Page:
Pollinators are an essential component of the Welsh environment. Honeybees and wild pollinators including bumblebees, solitary bees, parasitic wasps, hoverflies, butterflies and moths and some beetles are important pollinators across a wide range of crops and wild flowers and help improve the productivity of pasture systems for livestock grazing. Twenty percent of the UK cropped area contains crops which are dependent on pollinators and the value of pollinators to UK agriculture is over £690 million per year. The value of honey produced in Wales is also considerable with a wholesale value in excess of £2 million in 2011. In 2017, they were 3,366 beekeepers registered in Wales.

There has been growing concern regarding the population status of insect pollinators, and in turn the pollination service they provide. As with most other areas of biodiversity, the main threats to pollinators include habitat loss, environmental pollution, climate change and the spread of alien species.


Action Plan for Pollinators in Wales

The Welsh Government has worked with industry and stakeholders to look in more detail at the evidence and issues around pollinators and their conservation in Wales. Following consultation, in 2013, an ' Action Plan for Pollinators in Wales' was launched setting the strategic vision, outcomes and areas for action to halt and reverse pollinator decline in Wales. A Pollinator Task Force comprising of key stakeholders is now active.

In 2018, the Action Plan for Pollinators in Wales was updated by members of the Pollinator Task Force. The overall aim of the APP remains relevant however a review to update the actions was needed to reflect; the Bee Friendly initiative, the UK National Pollinator Monitoring Scheme, bee health policy which takes into account the risks from an Asian Hornet outbreak, the ongoing and new work by APP Task Force members and new requirements arising from the Well-being of Future Generations (Wales) Act 2015 and the Environment (Wales) Act 2016.

Action Plan for Pollinators Review 2013-18 and Future Actions

Bee Friendly

Bee Friendly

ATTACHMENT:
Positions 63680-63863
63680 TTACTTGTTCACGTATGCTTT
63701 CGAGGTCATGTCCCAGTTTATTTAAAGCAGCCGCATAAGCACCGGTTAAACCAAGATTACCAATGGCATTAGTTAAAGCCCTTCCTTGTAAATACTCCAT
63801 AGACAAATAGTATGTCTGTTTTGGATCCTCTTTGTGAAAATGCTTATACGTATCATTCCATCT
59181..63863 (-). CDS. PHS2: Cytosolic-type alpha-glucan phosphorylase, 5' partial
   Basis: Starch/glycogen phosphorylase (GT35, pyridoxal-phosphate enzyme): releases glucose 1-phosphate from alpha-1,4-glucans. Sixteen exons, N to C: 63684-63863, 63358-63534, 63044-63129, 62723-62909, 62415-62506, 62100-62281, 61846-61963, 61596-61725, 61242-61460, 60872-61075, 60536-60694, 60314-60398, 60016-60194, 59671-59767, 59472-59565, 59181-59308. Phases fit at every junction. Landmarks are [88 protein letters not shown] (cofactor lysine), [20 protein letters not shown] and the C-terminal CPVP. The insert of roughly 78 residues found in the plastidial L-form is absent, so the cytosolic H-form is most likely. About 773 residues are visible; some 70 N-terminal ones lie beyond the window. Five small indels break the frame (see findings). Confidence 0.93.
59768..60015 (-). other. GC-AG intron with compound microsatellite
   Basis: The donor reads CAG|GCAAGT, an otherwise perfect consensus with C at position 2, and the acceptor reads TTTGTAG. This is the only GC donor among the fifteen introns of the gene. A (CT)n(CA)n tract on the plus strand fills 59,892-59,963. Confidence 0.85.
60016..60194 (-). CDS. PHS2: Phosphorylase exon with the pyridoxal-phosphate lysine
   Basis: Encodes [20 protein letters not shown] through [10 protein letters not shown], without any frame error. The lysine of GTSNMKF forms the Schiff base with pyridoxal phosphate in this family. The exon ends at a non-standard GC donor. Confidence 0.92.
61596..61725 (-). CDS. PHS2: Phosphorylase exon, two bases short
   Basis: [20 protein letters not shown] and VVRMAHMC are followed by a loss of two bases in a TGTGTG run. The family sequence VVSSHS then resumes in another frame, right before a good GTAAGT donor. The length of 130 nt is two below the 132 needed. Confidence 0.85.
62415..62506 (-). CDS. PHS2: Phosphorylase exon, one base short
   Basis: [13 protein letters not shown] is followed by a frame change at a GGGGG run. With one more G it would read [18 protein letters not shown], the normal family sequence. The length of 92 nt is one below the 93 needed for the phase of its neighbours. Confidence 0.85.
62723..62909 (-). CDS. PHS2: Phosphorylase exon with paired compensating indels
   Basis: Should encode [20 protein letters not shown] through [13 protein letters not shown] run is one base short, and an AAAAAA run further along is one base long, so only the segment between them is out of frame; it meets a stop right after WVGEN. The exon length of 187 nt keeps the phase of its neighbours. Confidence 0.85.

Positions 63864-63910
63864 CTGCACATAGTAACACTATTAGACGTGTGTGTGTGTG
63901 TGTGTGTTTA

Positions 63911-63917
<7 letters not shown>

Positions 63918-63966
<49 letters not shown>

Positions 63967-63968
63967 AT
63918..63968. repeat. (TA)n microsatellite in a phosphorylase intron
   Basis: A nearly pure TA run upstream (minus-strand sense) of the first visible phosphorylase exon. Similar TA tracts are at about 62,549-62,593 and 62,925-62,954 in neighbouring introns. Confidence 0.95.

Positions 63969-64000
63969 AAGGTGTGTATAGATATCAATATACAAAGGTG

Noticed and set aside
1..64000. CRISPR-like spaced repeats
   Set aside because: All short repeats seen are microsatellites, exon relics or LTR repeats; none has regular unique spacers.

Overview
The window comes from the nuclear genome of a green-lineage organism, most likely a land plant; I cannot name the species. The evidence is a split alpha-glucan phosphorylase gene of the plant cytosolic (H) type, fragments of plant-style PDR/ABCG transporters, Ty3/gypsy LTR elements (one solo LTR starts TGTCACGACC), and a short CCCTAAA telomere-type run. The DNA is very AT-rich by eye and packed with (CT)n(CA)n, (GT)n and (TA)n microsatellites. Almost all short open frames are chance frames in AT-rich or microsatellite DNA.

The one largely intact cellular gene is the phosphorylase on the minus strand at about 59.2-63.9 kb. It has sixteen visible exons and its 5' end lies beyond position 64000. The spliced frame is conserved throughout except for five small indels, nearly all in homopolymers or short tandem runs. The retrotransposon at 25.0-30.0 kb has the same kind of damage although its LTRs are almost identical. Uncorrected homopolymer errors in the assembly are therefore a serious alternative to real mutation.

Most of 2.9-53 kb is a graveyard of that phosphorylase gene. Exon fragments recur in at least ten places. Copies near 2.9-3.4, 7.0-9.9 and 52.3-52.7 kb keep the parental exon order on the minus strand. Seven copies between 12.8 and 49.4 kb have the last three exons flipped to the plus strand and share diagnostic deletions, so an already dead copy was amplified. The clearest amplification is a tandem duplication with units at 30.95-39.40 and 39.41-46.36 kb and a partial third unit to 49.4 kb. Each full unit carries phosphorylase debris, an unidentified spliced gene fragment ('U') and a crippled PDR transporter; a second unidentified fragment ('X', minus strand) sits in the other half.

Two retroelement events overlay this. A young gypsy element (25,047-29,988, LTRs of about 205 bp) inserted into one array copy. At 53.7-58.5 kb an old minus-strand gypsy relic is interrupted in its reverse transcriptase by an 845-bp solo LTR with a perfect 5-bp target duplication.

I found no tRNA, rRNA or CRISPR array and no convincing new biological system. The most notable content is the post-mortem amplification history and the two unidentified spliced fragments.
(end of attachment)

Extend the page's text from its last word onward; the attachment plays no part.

Bee Friendly is a brand new initiative aimed at communities and community organisations, schools, public bodies, town and community councils, businesses, universities and colleges, places of worship…….. and many other organisations, all around Wales.

We think it is the first co-ordinated national scheme of its kind and has at its heart – making Wales a Pollinator- Friendly country.

Although the scheme is called Bee Friendly, we want people to take action to help all our pollinators, and not just bees.

Whether you are a part of a Bee Friendly scheme, a member of one of our many supporter organisations or a concerned individual, take a look to see what actions you can take to make our world a little bit greener – discover the Bee Friendly Action Guide, FAQ, application form and plant list.
  1. Bee Friendly - Leaflet
  2. Bee Friendly Action Guide
  3. Bee Friendly - Application Form
  4. Bee Friendly - FAQ
  5. Bee Friendly - Champions
  6. Bee Friendly - plant list
  7. Polli:Nation Survey
  8. Managing the grounds of public buildings for pollinators

An update on progress of the Action Plan for Pollinators has been compiled by the taskforce in a series of downloadable info graphics.

  1. Pollinators for Life 1
  2. Pollinators for Life 2
  3. Pollinators for Life 3

Other Pollinator Work


Defra has published a research report, to derive a National Pollinator and Pollination Monitoring Framework (NPPMF) to guide future implementation by a range of partners, building on existing citizen science activity.

The report sets out a range of scenarios for strengthening monitoring, including sample size requirements and field methods tested for ease, repeatability and acceptability to volunteers